Open AccessArticle Vitamin D Deficiency Prevalence and Predictors in Early Pregnancy among Arab Women
Nutrients 2018, 10(4), 489; https://doi.org/10.3390/nu10040489
Received: 28 January 2018 / Revised: 29 March 2018 / Accepted: 12 April 2018 / Published: 15 April 2018
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Abstract
Data regarding the prevalence and predictors of vitamin D deficiency during early pregnancy are limited. This study aims to fill this gap. A total of 578 Saudi women in their 1st trimester of pregnancy were recruited between January 2014 and December 2015
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Data regarding the prevalence and predictors of vitamin D deficiency during early pregnancy are limited. This study aims to fill this gap. A total of 578 Saudi women in their 1st trimester of pregnancy were recruited between January 2014 and December 2015 from three tertiary care antenatal clinics in Riyadh, Saudi Arabia. Information collected includes socio-economic, anthropometric, and biochemical data, including serum vitamin D (25(OH)D) levels, intake of calcium and vitamin D, physical activity, and sun exposure indices. Pregnant women with 25(OH)D levels <50 nmol/L were considered vitamin D deficient. The majority of participants (n = 468 (81%)) were vitamin D deficient. High levels of indoor activity, whole body clothing, multiparity, total cholesterol/HDL ratio(>3.5), low HDL-cholesterol, and living in West Riyadh were significant independent predictors for vitamin D deficiency, with odds ratios (ORs) (95% confidence interval) of 25.4 (5.5–117.3), 17.8 (2.3–138.5), 4.0 (1.7–9.5), 3.3 (1.4–7.9), 2.8 (1.2–6.4), and 2.0 (1.1–3.5), respectively. Factors like increased physical activity, sun exposure at noon, sunrise or sunset, high educational status, and residence in North Riyadh were protective against vitamin D deficiency with ORs 0.2 (0.1–0.5); 0.2 (0.1–0.6); 0.3 (0.1–0.9); and 0.4 (0.2–0.8), respectively. All ORs were adjusted for age, BMI, sun exposure, parity, summer season, vitamin D intake, multivitamin intake, physical activity, education, employment, living in the north, and coverage with clothing. In conclusion, the prevalence of vitamin D deficiency among Saudi women during early pregnancy was high (81%). Timely detection and appropriate supplementation with adequate amounts of vitamin D should reduce the risks of vitamin D deficiency and its complications during pregnancy. Full article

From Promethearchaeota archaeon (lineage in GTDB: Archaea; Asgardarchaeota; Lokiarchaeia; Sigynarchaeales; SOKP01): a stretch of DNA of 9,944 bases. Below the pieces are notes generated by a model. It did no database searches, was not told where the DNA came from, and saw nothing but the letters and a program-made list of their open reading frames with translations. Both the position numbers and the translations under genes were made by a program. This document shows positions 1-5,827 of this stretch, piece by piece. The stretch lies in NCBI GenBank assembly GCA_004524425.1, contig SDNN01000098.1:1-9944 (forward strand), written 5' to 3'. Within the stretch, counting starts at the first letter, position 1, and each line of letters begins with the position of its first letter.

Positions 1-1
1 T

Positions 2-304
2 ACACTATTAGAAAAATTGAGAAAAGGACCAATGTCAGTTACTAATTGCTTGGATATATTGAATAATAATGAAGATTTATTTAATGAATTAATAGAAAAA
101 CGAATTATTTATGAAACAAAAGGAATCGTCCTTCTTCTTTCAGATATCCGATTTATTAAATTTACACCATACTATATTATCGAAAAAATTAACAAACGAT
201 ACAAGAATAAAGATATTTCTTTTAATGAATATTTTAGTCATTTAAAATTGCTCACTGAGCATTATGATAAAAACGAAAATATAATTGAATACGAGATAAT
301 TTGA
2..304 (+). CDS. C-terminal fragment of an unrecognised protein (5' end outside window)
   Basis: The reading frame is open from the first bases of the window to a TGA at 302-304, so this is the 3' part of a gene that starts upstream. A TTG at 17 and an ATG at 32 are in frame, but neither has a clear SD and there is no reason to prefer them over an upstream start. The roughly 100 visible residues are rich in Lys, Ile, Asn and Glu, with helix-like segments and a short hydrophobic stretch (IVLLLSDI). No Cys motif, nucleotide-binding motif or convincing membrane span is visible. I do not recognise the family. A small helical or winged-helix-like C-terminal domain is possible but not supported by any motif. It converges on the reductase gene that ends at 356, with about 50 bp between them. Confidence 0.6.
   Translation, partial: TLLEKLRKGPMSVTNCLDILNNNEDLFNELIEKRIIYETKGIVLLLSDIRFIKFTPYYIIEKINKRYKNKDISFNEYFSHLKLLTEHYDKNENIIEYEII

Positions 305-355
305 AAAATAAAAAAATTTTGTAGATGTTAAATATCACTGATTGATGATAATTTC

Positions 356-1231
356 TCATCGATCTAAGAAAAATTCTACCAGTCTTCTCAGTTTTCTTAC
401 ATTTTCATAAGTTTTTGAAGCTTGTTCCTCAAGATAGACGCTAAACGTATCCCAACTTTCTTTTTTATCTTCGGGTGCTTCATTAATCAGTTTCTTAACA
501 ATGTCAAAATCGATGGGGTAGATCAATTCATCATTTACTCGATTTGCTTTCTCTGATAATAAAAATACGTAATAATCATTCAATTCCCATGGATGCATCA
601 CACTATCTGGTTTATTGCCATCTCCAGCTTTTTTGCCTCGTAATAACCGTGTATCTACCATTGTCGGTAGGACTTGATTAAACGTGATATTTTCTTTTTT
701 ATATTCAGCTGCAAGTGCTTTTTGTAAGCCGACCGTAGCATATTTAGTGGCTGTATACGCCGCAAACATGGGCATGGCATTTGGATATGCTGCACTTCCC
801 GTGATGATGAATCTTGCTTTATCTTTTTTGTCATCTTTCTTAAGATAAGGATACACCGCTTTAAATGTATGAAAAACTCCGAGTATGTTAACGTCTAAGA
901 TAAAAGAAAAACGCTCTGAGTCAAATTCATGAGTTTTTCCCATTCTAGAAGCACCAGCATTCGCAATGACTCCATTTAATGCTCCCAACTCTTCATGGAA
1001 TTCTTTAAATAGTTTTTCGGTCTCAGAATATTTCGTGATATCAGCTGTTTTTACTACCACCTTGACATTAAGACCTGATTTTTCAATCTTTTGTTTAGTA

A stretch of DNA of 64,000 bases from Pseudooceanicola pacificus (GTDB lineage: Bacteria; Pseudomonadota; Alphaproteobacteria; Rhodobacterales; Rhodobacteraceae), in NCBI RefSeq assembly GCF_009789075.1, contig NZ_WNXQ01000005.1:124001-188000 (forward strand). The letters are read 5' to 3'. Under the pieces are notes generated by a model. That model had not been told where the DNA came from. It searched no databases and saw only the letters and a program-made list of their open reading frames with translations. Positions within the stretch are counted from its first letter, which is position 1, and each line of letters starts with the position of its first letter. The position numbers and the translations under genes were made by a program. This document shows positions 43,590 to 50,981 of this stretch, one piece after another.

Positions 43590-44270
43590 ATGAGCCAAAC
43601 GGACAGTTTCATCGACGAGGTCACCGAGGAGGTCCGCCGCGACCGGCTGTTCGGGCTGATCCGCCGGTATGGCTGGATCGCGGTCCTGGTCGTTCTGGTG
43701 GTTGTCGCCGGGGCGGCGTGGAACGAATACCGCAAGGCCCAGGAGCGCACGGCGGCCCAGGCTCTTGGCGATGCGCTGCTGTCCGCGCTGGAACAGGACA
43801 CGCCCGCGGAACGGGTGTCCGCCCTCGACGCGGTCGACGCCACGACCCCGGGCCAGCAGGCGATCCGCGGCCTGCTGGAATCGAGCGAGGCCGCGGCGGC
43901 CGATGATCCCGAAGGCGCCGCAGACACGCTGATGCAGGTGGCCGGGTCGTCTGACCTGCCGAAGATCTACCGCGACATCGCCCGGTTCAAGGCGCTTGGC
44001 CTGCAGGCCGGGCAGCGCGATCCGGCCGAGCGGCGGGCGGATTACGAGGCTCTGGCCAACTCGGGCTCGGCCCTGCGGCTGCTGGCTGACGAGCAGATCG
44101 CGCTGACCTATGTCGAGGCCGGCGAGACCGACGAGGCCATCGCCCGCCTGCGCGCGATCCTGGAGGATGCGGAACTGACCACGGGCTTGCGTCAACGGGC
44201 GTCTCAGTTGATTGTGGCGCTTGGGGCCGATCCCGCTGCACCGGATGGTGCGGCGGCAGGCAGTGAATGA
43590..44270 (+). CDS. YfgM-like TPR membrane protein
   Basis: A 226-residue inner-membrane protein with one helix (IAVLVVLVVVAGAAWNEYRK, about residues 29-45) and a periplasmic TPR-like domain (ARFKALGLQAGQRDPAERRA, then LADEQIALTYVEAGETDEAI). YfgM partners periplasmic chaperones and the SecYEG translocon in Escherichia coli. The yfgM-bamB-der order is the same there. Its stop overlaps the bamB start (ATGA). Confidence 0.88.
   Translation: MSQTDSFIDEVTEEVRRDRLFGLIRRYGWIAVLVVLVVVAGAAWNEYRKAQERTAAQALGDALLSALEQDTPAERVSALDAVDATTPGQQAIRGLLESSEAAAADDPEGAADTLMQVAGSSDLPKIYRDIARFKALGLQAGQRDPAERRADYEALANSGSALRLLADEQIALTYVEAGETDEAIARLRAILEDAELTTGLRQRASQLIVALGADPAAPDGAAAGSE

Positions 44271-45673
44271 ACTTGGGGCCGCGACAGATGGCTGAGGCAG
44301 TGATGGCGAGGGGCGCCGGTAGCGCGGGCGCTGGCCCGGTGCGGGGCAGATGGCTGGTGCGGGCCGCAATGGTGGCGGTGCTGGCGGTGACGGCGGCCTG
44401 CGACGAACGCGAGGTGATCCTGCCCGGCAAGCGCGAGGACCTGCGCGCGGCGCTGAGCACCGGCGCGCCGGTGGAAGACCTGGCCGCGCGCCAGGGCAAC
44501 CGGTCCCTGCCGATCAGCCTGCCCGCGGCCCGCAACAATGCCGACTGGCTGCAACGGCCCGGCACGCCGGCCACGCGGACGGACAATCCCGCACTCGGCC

(This article belongs to the Special Issue Nutrient Requirements and Dietary Intakes of Women during Pregnancy)
Open AccessArticle Adherence to the Caffeine Intake Guideline during Pregnancy and Birth Outcomes: A Prospective Cohort Study
Nutrients 2018, 10(3), 319; https://doi.org/10.3390/nu10030319
Received: 25 January 2018 / Revised: 24 February 2018 / Accepted: 5 March 2018 / Published: 7 March 2018
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Abstract
The aims of this study were to identify: (i) the proportion of women exceeding the caffeine intake guideline (>200 mg/day) during each trimester, accounting for point of pregnancy awareness; (ii) guideline adherence trajectories across pregnancy; (iii) maternal characteristics associated with trajectories; and (iv)